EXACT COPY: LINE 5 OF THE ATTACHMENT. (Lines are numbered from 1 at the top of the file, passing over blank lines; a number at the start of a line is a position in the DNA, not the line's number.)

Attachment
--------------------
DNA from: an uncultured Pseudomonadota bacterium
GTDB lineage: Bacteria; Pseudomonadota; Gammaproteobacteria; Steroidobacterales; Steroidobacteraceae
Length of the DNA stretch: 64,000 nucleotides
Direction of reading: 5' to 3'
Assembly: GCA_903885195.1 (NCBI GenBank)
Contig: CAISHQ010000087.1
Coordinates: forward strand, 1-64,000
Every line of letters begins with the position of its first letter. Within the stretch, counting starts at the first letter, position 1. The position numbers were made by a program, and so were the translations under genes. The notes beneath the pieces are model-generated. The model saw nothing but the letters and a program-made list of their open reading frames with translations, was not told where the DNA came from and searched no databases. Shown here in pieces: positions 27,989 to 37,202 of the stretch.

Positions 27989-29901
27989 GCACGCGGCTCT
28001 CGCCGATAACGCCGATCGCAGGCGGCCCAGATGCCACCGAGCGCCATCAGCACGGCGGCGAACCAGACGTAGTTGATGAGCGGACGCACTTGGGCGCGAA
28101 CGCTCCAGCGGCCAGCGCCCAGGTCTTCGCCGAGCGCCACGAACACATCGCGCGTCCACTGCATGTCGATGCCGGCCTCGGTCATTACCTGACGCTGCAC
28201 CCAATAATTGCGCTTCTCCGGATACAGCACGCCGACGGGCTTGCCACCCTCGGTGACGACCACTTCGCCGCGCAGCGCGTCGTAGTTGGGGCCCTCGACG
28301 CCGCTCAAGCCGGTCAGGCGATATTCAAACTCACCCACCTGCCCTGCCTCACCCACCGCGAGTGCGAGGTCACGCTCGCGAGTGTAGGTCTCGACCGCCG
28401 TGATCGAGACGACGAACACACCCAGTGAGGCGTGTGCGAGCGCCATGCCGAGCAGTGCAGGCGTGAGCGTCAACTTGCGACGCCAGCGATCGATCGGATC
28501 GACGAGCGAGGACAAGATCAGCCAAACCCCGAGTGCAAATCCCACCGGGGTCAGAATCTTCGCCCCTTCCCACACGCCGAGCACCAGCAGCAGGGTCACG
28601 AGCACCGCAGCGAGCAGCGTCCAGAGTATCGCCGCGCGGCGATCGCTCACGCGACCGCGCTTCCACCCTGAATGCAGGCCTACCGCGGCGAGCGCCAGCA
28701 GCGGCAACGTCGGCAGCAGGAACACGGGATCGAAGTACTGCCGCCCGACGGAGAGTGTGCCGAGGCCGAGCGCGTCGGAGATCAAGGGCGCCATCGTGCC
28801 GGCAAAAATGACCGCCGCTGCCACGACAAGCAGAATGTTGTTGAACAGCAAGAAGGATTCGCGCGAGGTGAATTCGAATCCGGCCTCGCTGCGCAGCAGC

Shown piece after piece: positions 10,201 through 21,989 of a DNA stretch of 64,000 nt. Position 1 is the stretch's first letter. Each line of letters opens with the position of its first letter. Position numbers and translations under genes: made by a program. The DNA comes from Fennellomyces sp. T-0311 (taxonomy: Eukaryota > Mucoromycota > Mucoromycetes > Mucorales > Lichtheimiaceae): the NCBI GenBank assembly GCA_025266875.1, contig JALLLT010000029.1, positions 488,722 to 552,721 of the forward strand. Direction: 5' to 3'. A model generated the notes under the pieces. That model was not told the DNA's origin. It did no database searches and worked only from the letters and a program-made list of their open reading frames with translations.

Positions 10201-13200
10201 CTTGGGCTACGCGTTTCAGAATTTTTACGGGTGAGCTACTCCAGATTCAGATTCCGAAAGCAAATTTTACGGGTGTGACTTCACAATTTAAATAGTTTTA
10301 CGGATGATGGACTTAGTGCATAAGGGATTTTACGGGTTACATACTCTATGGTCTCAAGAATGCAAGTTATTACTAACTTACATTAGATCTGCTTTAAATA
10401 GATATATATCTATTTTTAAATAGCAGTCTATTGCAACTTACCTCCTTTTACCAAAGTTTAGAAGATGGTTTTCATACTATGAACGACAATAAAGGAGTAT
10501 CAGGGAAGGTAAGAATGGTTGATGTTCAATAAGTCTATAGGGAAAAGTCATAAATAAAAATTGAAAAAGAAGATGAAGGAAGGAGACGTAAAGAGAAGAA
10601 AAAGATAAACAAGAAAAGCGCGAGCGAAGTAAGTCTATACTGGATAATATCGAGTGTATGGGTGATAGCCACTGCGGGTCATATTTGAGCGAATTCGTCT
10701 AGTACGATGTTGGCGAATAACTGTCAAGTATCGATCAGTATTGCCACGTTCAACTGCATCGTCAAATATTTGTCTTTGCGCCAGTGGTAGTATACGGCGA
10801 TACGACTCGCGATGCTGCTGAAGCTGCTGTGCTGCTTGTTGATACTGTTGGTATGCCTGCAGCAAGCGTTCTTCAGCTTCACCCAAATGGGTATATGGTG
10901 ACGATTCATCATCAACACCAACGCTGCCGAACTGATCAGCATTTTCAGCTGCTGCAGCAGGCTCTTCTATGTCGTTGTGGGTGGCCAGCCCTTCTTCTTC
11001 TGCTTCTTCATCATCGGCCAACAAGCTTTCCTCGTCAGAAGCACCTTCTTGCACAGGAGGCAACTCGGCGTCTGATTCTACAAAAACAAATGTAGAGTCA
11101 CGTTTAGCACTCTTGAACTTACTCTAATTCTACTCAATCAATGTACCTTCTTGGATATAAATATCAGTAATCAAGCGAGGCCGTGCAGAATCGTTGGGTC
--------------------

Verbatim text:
Assembly: GCA_903885195.1 (NCBI GenBank)